'Christmas in May' for Indy 500 fans

2013-05-26T20:00:00Z 2013-05-28T11:01:12Z 'Christmas in May' for Indy 500 fansTim Cronin Times Correspondent nwitimes.com
May 26, 2013 8:00 pm  • 

SPEEDWAY, Ind. | Sunday was Katelynne Taborski’s 25th Indianapolis 500.

She’s 24.

“My mom was here with me,” said the Gary resident of her in-the-womb visit to the Indianapolis Motor Speedway. “Racing, it’s a family thing,” she said, noting visits to local racetracks as well.

Taborski is among those who have bought into the traditions of what was originally called the “International 500-Mile Sweepstakes.”

Joe Martin, 28, of Griffith, celebrated his 21st straight viewing of the 500 from his perch high in Turn 3’s Northeast Vista.

“I’m not very religious, but to me, Indy’s a religious experience,” Martin said. “I love the ambiance, being part of the largest single-day crowd in sports. I come to the Indianapolis Motor Speedway, and I get goosebumps.”

For Martin, Sunday’s only downer was the absence of his father, Richard, whose recent illness forced him to watch from a hospital bed rather than attend a 36th consecutive 500. But Joe Martin, dutiful son, called him during the pace lap so he could hear the 33-car field roar through Turn 3 en route to the green flag.

“My dad’s a Vietnam veteran so I tear up when I hear taps before the race," Martin, a firefighter, said. "And I tear up when Jim Nabors sings '(Back Home Again in) Indiana.' Just driving down Georgetown Road, I get emotional. This place, it draws you in like a magnet.”

Hobart’s Danny Spraggins also got a little emotional. This was the Indiana National Guard mechanic’s first 500 since returning from a tour in Afghanistan last September.

“We lost six guys on that deployment,” Spraggins said. “I went to the 500 when I was in high school because it was something to do. Coming to the 500 means a little bit more now. This race is dedicated to the men and women of the military and Memorial Day. My daughter Ashley said we had to be at the track in time for the military march.”

Spraggins, a 37-year-old father of two, received his tickets through the “Wish For a Hero” program. He has attended every 500 since 1991, except for when he was stationed overseas.

On Sunday, the Martin and Taborski families followed their traditional scripts. In Martin’s case, they were out of their campground in nearby Greenfield, where they stay beginning Thursday night, in advance of Friday’s Carb Day final practice, before 5 a.m. That was about when the Taborski group was checking out of their motel.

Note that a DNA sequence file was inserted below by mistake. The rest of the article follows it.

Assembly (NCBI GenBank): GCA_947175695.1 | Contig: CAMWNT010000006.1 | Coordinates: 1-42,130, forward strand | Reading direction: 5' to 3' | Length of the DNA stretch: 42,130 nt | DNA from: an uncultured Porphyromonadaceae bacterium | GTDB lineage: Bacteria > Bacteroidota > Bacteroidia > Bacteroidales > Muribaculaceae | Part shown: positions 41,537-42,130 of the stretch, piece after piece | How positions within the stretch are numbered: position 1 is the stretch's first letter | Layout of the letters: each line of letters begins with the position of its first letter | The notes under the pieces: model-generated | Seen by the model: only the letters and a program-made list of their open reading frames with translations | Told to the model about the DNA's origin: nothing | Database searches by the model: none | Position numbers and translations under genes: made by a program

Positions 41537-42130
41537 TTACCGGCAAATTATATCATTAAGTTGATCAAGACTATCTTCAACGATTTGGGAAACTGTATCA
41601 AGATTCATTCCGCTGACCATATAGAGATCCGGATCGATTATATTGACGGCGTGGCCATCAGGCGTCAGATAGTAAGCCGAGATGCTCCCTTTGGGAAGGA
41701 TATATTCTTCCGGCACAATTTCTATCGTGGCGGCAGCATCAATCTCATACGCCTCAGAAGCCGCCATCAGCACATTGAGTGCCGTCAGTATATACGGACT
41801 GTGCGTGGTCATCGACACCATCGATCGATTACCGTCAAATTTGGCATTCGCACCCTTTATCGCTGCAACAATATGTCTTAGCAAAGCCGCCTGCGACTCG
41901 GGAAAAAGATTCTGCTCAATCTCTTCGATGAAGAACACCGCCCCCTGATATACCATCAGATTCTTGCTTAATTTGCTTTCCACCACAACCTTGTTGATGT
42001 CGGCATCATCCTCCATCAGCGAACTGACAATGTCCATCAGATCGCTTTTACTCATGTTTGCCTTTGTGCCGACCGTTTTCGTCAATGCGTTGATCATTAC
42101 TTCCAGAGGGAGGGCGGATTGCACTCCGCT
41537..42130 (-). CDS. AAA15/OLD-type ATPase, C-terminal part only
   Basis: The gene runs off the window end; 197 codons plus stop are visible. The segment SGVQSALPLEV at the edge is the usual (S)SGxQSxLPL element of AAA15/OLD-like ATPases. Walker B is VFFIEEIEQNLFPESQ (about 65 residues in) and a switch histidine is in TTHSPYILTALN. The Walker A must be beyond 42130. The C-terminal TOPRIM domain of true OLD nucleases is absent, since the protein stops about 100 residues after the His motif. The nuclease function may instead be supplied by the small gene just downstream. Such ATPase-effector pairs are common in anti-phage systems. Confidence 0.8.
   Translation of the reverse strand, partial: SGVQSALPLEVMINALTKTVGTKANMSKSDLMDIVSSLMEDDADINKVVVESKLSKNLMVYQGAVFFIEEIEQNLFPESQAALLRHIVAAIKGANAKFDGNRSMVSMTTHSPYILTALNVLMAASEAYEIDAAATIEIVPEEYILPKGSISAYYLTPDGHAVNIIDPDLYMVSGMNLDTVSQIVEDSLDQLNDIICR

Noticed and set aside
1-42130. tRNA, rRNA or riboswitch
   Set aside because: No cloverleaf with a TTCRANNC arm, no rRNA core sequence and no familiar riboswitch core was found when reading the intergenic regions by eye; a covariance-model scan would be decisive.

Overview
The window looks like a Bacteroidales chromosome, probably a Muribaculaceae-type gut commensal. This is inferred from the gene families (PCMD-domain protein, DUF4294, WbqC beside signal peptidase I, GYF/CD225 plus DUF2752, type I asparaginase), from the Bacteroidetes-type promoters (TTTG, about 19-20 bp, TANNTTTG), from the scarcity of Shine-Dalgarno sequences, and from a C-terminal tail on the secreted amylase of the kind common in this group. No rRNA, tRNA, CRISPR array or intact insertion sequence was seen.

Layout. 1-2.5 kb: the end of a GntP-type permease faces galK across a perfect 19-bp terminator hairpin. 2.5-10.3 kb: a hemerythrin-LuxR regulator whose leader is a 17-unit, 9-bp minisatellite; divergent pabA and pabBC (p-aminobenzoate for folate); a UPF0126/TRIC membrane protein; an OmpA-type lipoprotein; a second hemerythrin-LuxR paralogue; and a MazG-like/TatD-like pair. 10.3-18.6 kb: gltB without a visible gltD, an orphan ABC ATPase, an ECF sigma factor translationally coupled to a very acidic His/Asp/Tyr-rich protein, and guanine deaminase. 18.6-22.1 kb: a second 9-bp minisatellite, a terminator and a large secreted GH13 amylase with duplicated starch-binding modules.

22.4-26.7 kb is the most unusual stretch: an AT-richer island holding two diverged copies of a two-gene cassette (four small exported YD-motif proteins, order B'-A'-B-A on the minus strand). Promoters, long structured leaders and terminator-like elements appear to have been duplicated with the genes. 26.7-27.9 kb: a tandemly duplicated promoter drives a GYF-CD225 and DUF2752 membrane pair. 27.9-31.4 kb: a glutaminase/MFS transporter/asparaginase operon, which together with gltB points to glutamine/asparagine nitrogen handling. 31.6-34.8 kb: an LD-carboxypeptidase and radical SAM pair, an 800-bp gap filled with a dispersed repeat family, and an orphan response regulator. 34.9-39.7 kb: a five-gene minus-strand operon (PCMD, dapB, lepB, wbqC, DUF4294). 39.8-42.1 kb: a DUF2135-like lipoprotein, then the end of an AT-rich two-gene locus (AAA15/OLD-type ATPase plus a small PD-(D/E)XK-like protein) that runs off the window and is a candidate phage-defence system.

“We used to stay in the Coke lot (across Georgetown Road from the Speedway), but it got too wild,” Martin said. “But we’re at the track by 6 and in the stands at 8 to watch the bands.”

That was only the start of a day Martin called “Christmas in May.”

“Just like Al Unser Jr. said, 'You can’t put into just a few words what Indy means,'” Martin said. “They’ve been doing this here since 1911. And the Borg-Warner Trophy, that’s as beautiful as the Stanley Cup.”

Martin’s group is about 20-strong, all family that uses the 500 as an annual reunion. That’s fitting, for his aunt was the first in the clan to attend the 500, watching Mario Andretti win in 1969.

“My buddies have always thought that I’m nuts,” Martin said.

That would have been the minority opinion Sunday, when 200 breathless laps ended with Tony Kanaan winning on the 68th and final lead change.

“Never in a million years did I think I’d see a race like that in Indy,” Martin said. “I’m not happy it ended under yellow, but the driver in victory lane earned it. And everybody stayed to see him take the victory lap in the pace car. I’ve never seen that.”

The same was true in Spraggins’ grandstand.

“My section was packed until the very end,” Spraggins said. “I’m disappointed it ended under yellow, but I was cheering for Kanaan from the 10th or 11th lap.”

Taborski and her family are more than 500 regulars. They’re also at the track for the first day of practice, both qualifying days and Carb Day. They used to attend the Brickyard 400, but have skipped that in recent years.

Martin said the best race he’d attended before Sunday’s race was his first, in 1993. But Martin promises that he’ll come back to the 500 forever.

“They can spread my ashes here,” Martin said, “There is no better day than Memorial Day Sunday in Indianapolis.”

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